As I was sitting in my dining room on Saturday night working on a quilt for my due-any-day grandson I heard music and laughter off in the distance. I looked out into the living room to see if I had left the television on, but the screen was dark. I hadn’t left the radio on in the kitchen either. Then I realized the music was coming through my open windows from across the street. What a lovely happy sound! I remembered that our new neighbors were having their wedding reception in the backyard. Auspiciously, it was a beautiful summer evening to celebrate their marriage. It will be a night to remember.
I remember as a child spending many warm summer evenings sitting on the front porch with my mother in West Pittsburg, or out on the back patio with my Aunt Marion and Uncle Bill in Antioch. We always sat in the dark to keep the bugs at bay. As the grown-ups inhaled on their cigarettes, the tips glowed and the fiery red dots flew and flited in the air much like I imagined lightening bugs would if we had them here. I loved listening to the grown-ups talk. Especially when they told stories on each other. “One time, when we were out fishing in Suisun Slough…” Uncle Ernie said, then laughed and slapped his knee and laughed again. “Your Uncle Bill ….” I could listen to stories forever.
We sat outside because air conditioners weren’t common. We opened our windows and used screen doors. The sounds of our neighborhood could be heard on any summer night. Televisions blaring, teenagers clanking and washing dishes, and kids outside playing hide and seek, yelling “Olly Olly Oxen Free!” If the wind blew just right, you could smell the honeysuckle vines covering our neighbor’s fence or the scent of a lawn recently mowed.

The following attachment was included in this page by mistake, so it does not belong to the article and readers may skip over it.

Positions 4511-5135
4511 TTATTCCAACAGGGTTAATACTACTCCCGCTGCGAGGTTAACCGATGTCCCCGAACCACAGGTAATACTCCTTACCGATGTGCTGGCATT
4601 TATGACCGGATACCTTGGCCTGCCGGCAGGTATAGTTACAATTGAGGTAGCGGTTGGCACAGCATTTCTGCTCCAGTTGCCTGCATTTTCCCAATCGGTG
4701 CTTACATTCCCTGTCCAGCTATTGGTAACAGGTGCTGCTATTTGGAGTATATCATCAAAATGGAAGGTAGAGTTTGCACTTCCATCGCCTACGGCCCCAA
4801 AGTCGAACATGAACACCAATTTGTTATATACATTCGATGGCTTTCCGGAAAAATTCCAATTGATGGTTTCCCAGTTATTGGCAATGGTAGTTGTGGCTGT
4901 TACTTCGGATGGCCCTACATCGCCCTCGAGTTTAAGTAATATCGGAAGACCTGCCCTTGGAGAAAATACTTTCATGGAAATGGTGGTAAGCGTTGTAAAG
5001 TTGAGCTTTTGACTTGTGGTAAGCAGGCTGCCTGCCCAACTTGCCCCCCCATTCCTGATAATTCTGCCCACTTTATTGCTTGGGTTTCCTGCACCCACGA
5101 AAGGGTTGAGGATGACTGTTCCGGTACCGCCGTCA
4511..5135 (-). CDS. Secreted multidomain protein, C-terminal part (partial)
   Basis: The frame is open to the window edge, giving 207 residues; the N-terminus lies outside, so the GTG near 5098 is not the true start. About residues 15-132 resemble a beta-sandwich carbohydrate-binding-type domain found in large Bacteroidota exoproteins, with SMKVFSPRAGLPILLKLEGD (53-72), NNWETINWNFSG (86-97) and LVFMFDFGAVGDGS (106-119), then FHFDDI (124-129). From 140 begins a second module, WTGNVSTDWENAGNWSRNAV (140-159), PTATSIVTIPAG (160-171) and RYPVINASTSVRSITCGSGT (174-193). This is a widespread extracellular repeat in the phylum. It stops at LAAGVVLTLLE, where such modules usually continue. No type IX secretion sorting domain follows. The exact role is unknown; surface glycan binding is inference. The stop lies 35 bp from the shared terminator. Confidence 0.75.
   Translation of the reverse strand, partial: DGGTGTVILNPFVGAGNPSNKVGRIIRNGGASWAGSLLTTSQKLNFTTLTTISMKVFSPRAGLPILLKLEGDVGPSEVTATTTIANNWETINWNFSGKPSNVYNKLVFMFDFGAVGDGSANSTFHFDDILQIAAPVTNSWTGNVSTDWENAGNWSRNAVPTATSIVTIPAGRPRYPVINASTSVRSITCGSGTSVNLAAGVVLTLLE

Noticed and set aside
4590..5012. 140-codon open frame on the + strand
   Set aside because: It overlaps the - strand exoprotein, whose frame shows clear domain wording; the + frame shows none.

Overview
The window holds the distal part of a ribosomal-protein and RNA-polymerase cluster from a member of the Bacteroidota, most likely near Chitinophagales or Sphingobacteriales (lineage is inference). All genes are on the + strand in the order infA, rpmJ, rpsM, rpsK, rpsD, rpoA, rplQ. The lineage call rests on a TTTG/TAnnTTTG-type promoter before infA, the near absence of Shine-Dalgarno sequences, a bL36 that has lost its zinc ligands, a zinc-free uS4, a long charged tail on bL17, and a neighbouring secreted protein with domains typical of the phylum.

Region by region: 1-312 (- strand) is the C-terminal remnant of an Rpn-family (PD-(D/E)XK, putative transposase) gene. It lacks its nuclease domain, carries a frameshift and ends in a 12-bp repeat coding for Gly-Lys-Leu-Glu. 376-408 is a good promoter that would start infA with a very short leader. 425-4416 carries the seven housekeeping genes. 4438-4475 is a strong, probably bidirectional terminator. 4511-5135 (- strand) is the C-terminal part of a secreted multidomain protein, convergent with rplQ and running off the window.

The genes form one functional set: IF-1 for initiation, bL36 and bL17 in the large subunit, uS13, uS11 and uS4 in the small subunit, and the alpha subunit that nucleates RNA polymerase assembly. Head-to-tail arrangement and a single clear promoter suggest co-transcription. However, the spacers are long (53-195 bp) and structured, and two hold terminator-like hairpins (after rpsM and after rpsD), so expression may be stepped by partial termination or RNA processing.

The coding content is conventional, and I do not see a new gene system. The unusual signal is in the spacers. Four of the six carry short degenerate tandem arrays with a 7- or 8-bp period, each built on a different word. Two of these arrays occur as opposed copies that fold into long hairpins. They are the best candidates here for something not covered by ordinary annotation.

I have since had the pleasure of seeing lightening bugs in person. My first time to see them was on a military move across the country. On our road trip we stopped in Nebraska to visit with Jeff’s father’s family. We stayed with his Aunt Rosie and Uncle Willy. Cousin Suzy lived around the corner and had kids about the same age as our three. Because Jeff’s father had left home decades before, it was rare to have the California Roubals in Bruno, Nebraska so Aunt Rosie invited everyone to come see us! Her house and yard were full of more Roubals than I knew existed and they all knew how to barbeque. “We have the best meat here in Nebraska, don’t you think?” Aunt Rosie asked me. Of course!
After the sun went down Suzy came over carrying a box of canning jars with perforated lids. She handed one out to each of the children there and instructed her kids to show those California kids how to catch the fire flies. As it got darker, we started seeing sparkling things in the sky. I don’t know who was more excited – me or the kids! One by one, the children caught a bug and brought it over to show me. In the pitch black of the night out in the country, the jars shimmered like magic. I now know why people believe in fairies.
Another enchanted evening, I will always remember, happened in June of 2002, in Bordeaux, France. My youngest daughter was finishing up her study-abroad program year. Her classes were finished and she had ten days left on the rent of her apartment. She invited us to visit. Jeff and I were delighted to go.
She lived in an apartment at the tippy top of a five-story building built in the 18th century. How cool is that! Marble stairs took us to her tiny attic apartment that she had shared with another American student who had already left for home. We three had the apartment to ourselves.